Digital karyotyping identifies thymidylate synthase amplification as a mechanism of resistance to 5-fluorouracil in metastatic colorectal cancer patients

Tian Li Wang, Luis A. Diaz, Katharine Romans, Alberto Bardelli, Saurabh Saha, Gennaro Galizia, Michael Choti, Ross Donehower, Giovanni Parmigiani, Ie Ming Shih, Christine Iacobuzio-Donahue, Kenneth W. Kinzler, Bert Vogelstein, Christoph Lengauer, Victor E. Velculescu

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Abstract

Resistance to chemotherapy is a major cause of mortality in advanced cancer patients. In this study, digital karyotyping was used to search for genomic alterations in liver metastases that were clinically resistant to 5-fluorouracil (5-FU). In two of four patients, we identified amplification of an ≈-100-kb region on 18p11.32 that was of particular interest because it contained the gene encoding thymidylate synthase (TYMS), a molecular target of 5-FU. Analysis of TYMS by fluorescence in situ hybridization identified TYMS gene amplification in 23% of 31 5-FU-treated cancers, whereas no amplification was observed in metastases of patients that had not been treated with 5-FU. Patients with metastases containing TYMS amplification had a substantially shorter median survival (329 days) than those without amplification (1,021 days, P <0.01). These data suggest that genetic amplification of TYMS is a major mechanism of 5-FU resistance in vivo and have important implications for the management of colorectal cancer patients with recurrent disease.

Original languageEnglish (US)
Pages (from-to)3089-3094
Number of pages6
JournalProceedings of the National Academy of Sciences of the United States of America
Volume101
Issue number9
DOIs
StatePublished - Mar 2 2004

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Karyotyping
Thymidylate Synthase
Fluorouracil
Colorectal Neoplasms
Neoplasm Metastasis
Gene Amplification
Fluorescence In Situ Hybridization
Neoplasms
Drug Therapy
Survival
Mortality
Liver
Genes

ASJC Scopus subject areas

  • Genetics
  • General

Cite this

Digital karyotyping identifies thymidylate synthase amplification as a mechanism of resistance to 5-fluorouracil in metastatic colorectal cancer patients. / Wang, Tian Li; Diaz, Luis A.; Romans, Katharine; Bardelli, Alberto; Saha, Saurabh; Galizia, Gennaro; Choti, Michael; Donehower, Ross; Parmigiani, Giovanni; Shih, Ie Ming; Iacobuzio-Donahue, Christine; Kinzler, Kenneth W.; Vogelstein, Bert; Lengauer, Christoph; Velculescu, Victor E.

In: Proceedings of the National Academy of Sciences of the United States of America, Vol. 101, No. 9, 02.03.2004, p. 3089-3094.

Research output: Contribution to journalArticle

Wang, TL, Diaz, LA, Romans, K, Bardelli, A, Saha, S, Galizia, G, Choti, M, Donehower, R, Parmigiani, G, Shih, IM, Iacobuzio-Donahue, C, Kinzler, KW, Vogelstein, B, Lengauer, C & Velculescu, VE 2004, 'Digital karyotyping identifies thymidylate synthase amplification as a mechanism of resistance to 5-fluorouracil in metastatic colorectal cancer patients', Proceedings of the National Academy of Sciences of the United States of America, vol. 101, no. 9, pp. 3089-3094. https://doi.org/10.1073/pnas.0308716101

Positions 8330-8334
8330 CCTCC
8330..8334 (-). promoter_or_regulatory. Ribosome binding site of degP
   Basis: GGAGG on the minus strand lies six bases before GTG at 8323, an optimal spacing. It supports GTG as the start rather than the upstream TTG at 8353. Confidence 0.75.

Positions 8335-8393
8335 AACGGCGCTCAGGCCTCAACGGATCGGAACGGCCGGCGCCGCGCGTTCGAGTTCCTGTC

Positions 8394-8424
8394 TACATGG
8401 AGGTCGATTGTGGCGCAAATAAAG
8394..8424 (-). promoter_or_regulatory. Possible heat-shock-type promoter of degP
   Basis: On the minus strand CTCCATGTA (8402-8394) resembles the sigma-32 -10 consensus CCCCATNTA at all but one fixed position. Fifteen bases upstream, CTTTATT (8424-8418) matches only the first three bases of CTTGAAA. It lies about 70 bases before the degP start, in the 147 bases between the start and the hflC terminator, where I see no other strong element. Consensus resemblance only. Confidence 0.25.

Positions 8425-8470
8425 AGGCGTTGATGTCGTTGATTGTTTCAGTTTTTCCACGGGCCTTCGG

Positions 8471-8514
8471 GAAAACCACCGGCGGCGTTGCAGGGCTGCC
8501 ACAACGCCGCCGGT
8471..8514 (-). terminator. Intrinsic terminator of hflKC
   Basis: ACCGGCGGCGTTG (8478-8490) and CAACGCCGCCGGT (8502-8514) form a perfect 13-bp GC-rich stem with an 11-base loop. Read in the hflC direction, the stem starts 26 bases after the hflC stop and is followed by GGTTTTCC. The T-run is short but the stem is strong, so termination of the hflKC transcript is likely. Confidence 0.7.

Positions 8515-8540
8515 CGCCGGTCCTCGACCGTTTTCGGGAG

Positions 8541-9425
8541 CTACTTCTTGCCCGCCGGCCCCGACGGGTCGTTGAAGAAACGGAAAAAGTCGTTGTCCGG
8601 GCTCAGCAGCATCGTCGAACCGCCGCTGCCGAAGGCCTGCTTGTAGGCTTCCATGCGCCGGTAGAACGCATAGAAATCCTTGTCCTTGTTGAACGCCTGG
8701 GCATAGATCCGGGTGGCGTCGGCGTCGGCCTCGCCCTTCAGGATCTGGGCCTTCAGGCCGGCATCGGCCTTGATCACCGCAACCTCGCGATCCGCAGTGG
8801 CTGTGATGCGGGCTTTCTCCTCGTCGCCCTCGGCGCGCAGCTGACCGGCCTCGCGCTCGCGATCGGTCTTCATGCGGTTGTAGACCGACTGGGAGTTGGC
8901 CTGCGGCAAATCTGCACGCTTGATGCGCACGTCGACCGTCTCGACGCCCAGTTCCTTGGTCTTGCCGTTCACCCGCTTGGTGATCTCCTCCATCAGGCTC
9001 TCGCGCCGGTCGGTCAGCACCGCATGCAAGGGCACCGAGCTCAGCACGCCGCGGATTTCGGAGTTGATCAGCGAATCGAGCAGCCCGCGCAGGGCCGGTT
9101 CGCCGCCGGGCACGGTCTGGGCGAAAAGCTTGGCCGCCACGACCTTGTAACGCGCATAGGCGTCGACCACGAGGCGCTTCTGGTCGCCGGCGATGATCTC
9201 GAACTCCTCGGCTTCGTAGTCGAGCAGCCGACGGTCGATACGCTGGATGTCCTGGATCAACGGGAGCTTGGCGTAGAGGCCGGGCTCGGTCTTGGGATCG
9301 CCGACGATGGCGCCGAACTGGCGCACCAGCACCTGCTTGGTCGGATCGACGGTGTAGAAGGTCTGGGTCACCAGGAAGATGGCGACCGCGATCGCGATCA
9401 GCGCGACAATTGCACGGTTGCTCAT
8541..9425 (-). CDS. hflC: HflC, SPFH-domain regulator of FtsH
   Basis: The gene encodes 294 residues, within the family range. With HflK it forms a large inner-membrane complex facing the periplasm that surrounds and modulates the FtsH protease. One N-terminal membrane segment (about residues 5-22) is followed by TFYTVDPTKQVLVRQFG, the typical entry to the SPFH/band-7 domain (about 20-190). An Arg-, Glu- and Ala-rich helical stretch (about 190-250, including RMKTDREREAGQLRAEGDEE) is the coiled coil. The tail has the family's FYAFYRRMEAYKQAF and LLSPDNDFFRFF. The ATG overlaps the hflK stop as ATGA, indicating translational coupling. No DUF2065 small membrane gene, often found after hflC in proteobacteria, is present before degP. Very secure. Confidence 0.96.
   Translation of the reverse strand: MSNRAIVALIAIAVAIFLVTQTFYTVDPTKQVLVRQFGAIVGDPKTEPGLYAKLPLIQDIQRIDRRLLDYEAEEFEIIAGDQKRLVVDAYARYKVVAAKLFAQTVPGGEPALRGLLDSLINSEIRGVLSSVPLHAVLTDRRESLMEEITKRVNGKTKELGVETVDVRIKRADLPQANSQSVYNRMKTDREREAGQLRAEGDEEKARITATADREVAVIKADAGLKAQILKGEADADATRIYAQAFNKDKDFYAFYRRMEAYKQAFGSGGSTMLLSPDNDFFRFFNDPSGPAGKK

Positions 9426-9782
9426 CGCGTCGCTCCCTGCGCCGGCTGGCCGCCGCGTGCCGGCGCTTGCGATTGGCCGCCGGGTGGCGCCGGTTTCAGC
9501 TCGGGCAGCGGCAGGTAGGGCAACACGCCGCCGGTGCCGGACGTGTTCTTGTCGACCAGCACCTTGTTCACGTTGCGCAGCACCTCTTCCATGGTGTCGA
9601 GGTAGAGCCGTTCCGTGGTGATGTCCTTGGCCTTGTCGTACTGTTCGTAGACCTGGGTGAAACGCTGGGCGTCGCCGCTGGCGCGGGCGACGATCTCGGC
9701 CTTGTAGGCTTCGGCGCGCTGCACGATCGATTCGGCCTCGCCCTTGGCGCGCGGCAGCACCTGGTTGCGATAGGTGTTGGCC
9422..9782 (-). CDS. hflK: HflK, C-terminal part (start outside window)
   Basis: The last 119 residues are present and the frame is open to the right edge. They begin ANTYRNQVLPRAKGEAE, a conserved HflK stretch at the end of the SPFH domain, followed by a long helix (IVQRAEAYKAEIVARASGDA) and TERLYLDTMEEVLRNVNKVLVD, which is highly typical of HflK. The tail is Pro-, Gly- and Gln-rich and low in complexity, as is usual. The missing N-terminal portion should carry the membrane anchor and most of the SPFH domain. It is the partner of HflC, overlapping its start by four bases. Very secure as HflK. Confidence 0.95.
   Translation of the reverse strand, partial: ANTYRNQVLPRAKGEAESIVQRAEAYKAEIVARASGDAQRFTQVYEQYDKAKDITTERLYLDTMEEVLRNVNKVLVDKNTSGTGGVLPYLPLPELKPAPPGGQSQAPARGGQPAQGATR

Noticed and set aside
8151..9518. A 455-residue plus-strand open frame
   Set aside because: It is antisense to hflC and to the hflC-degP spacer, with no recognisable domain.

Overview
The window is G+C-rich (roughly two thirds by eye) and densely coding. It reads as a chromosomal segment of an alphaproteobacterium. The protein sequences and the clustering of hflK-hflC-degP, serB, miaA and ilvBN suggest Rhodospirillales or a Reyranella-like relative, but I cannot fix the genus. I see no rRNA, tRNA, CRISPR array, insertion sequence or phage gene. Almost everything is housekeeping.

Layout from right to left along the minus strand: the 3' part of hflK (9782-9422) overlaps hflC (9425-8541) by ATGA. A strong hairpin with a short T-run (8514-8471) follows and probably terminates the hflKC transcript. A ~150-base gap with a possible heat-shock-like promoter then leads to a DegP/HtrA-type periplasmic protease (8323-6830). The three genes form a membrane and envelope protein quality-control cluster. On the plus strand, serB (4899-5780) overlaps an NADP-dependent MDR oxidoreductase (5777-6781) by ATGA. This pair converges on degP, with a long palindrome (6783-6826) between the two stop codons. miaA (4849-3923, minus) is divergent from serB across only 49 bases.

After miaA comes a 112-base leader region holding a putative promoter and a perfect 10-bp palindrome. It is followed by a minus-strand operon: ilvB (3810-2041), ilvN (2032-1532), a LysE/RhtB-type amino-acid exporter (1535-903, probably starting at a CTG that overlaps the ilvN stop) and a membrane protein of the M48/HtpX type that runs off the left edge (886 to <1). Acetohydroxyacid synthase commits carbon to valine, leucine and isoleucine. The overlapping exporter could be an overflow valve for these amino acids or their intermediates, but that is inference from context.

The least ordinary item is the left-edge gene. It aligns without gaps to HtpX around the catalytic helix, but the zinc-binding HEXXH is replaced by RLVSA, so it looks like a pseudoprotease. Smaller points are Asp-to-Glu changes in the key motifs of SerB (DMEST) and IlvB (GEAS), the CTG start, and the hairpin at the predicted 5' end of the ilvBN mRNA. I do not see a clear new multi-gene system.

Wang, Tian Li ; Diaz, Luis A. ; Romans, Katharine ; Bardelli, Alberto ; Saha, Saurabh ; Galizia, Gennaro ; Choti, Michael ; Donehower, Ross ; Parmigiani, Giovanni ; Shih, Ie Ming ; Iacobuzio-Donahue, Christine ; Kinzler, Kenneth W. ; Vogelstein, Bert ; Lengauer, Christoph ; Velculescu, Victor E. / Digital karyotyping identifies thymidylate synthase amplification as a mechanism of resistance to 5-fluorouracil in metastatic colorectal cancer patients. In: Proceedings of the National Academy of Sciences of the United States of America. 2004 ; Vol. 101, No. 9. pp. 3089-3094.
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AU - Galizia, Gennaro

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AU - Donehower, Ross

AU - Parmigiani, Giovanni

AU - Shih, Ie Ming

AU - Iacobuzio-Donahue, Christine

AU - Kinzler, Kenneth W.

AU - Vogelstein, Bert

AU - Lengauer, Christoph

AU - Velculescu, Victor E.

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AB - Resistance to chemotherapy is a major cause of mortality in advanced cancer patients. In this study, digital karyotyping was used to search for genomic alterations in liver metastases that were clinically resistant to 5-fluorouracil (5-FU). In two of four patients, we identified amplification of an ≈-100-kb region on 18p11.32 that was of particular interest because it contained the gene encoding thymidylate synthase (TYMS), a molecular target of 5-FU. Analysis of TYMS by fluorescence in situ hybridization identified TYMS gene amplification in 23% of 31 5-FU-treated cancers, whereas no amplification was observed in metastases of patients that had not been treated with 5-FU. Patients with metastases containing TYMS amplification had a substantially shorter median survival (329 days) than those without amplification (1,021 days, P <0.01). These data suggest that genetic amplification of TYMS is a major mechanism of 5-FU resistance in vivo and have important implications for the management of colorectal cancer patients with recurrent disease.

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